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Lazy Sundaze – Get Better at Staying Focused

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It’s a common problem these days: switching between browser tabs and apps on your phone, checking social media and messages and email, thinking about the million things you have to do but putting them off …

Anything but staying focused on one task at a time.

And it’s hard to break out of the mental habit of switching, being distracted, letting the monkey mind jump from one shiny thing to the next.

So how do you get better at staying focused? It’s possible to improve your concentration, but I don’t recommend expecting to be focused anywhere close to 100% of the time. Not even 80 percent, and perhaps not 50 percent. Just more than now, which is more than enough to see big differences in effectiveness in your day.

Recently I took on a coaching client, and his biggest area for improvement is focus. So I gave him a plan, and I’m going to share it with you here.

Start with the Why

Why should you care about this? It’s best to give this a moment’s thought before diving into any plan because when things get uncomfortable, you have to know your Why. Otherwise, you’ll crumble at the first urge to switch.

This is important because constant switching and distraction lead to your time being frittered away so that the day goes by and you’ve barely done anything important. You’ve procrastinated on the big tasks to take care of the little ones, and worse yet, squandered the day in distractions. Your life is too precious to waste, so you want to use your days better.

Staying focused on one task at a time, at least for some of the day, will help you get the important things done: writing, programming, studying, taking care of finances, creating of any kind, and so on. Those things tend to get pushed back, but staying focused on your task will increase your effectiveness with the most important things by leaps and bounds.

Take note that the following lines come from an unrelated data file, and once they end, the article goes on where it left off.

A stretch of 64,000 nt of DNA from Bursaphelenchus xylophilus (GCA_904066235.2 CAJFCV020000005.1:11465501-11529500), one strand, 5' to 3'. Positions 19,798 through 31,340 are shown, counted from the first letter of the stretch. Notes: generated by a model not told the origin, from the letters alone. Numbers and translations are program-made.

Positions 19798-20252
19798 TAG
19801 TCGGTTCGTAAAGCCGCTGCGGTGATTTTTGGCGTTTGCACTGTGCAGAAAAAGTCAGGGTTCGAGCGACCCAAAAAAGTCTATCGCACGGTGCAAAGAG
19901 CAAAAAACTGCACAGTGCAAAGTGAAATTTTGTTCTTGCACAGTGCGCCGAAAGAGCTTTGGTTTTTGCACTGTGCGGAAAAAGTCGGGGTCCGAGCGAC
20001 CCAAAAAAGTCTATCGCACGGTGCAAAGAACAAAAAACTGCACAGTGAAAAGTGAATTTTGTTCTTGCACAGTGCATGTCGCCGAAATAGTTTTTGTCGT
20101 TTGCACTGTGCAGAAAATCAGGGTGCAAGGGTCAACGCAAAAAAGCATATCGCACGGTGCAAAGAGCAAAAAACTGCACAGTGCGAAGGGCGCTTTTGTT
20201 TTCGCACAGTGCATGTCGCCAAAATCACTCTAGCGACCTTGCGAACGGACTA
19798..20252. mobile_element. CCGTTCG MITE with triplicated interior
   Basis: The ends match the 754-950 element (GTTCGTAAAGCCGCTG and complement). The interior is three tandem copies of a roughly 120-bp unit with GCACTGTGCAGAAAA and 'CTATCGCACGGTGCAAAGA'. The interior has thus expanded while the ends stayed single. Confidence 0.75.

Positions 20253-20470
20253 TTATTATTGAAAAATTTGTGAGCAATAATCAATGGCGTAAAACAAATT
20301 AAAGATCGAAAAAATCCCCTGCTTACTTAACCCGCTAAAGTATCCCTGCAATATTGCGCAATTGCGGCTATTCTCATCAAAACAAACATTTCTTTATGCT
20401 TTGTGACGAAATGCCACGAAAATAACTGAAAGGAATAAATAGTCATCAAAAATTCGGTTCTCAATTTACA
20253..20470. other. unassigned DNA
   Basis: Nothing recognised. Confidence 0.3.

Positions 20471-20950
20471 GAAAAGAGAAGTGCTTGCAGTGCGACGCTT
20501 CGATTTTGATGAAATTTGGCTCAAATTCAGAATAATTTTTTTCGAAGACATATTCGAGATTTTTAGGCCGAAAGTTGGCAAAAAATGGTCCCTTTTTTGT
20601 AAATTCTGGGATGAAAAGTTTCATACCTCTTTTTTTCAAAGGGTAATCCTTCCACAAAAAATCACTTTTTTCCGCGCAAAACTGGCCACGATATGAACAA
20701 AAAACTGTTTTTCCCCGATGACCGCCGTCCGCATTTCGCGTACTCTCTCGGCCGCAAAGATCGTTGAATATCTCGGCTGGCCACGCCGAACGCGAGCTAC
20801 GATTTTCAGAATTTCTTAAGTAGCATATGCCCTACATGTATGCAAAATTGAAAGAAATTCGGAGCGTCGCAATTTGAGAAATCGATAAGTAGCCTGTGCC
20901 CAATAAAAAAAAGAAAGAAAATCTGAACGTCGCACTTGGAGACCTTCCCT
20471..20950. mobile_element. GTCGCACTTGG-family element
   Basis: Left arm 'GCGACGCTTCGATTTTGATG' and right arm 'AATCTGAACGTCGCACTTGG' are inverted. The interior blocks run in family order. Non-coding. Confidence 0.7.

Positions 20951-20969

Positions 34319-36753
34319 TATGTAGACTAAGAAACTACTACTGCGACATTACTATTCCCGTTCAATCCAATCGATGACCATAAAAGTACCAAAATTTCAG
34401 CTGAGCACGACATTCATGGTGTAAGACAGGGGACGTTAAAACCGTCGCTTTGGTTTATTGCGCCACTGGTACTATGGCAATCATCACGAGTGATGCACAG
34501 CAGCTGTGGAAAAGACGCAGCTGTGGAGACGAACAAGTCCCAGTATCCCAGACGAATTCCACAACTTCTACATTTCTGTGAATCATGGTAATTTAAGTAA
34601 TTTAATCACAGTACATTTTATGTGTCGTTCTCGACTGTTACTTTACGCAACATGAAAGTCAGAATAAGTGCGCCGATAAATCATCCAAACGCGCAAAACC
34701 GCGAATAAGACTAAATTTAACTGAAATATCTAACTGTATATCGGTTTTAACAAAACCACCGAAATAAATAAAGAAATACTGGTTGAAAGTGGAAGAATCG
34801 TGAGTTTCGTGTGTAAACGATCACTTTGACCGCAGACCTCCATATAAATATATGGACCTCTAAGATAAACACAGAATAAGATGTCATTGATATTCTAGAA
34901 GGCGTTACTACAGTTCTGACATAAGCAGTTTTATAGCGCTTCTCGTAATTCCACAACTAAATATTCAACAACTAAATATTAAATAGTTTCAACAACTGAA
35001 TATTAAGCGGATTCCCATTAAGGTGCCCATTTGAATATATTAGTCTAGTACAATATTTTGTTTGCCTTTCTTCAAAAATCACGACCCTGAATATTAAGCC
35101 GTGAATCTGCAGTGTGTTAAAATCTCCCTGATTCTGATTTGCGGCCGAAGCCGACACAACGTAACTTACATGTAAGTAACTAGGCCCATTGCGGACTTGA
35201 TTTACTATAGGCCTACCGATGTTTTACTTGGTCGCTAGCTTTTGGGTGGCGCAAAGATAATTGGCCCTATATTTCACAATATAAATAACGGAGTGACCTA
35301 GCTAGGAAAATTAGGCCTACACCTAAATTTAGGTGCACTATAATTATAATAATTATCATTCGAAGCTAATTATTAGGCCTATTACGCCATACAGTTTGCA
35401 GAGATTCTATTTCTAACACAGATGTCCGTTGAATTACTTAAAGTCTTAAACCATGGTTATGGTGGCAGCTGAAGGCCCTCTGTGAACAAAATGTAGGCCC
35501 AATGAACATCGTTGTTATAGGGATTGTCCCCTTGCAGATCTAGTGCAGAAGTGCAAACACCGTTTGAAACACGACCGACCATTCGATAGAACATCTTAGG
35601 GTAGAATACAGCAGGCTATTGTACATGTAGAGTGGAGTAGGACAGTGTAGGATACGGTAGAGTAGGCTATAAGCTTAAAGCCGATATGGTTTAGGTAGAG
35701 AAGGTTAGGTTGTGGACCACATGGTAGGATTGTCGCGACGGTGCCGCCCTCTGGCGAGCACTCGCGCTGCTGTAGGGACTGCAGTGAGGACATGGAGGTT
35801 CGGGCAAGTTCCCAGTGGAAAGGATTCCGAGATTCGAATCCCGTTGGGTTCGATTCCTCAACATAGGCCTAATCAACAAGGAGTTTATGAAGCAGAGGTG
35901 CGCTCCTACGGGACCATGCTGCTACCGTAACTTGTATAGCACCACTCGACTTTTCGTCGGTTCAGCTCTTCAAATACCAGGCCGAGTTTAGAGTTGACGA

If you’re feeling stressed out by all you have to do, unhappy with your lack of focus … then this one skill will help you turn that around in a big way.

So let’s move on to the how.

The Method

It’s fairly simple:

1) Pick an MIT. First thing in the morning, before you get on your phone or online, think about what you need to do. What would make the biggest difference in your life, your work? If you have several, it doesn’t matter … just randomly choose one for now. You can get to the others later. Don’t waste your time in indecision, the point is to practice with one task. This one task you choose for today is your one Most Important Task (MIT).

2) Do a 15-minute focus session. As soon as you start working for the day (maybe after getting ready, eating, yoga/meditation/workout, whatever), clear away all browser tabs, applications, and anything you don’t need for your MIT for today. Start a timer for 15 minutes.

3) You only have two choices. For these 15 minutes, you can not switch to anything else (no checking email, messages, social media, doing other work tasks, cleaning your desk, etc.). You can only a) work on your MIT, or b) sit there and do nothing. Those are your only options. Watch your urges to switch, but don’t follow them.

4) Report to an accountability partner. My coaching client is going to succeed in large part because he has me to keep him accountable. Find a partner who will keep you accountable. Create an online spreadsheet or use an accountability app that they can see (he introduced me to Commit to 3, for example). After your “staying focused” session each day, check in that you did it.

That’s it! One staying focused session a day for at least two weeks. If you do great, add a second focus session each day, with a 10-minute break in between sessions. If you have any trouble at all, stick to one session a day for the first month before adding a second.

After six weeks to two months, you should be fairly good at doing two 15-minute focus sessions, and you can add a third. Then a fourth when that gets easy. Stop there for awhile, and then add another session in the afternoon.

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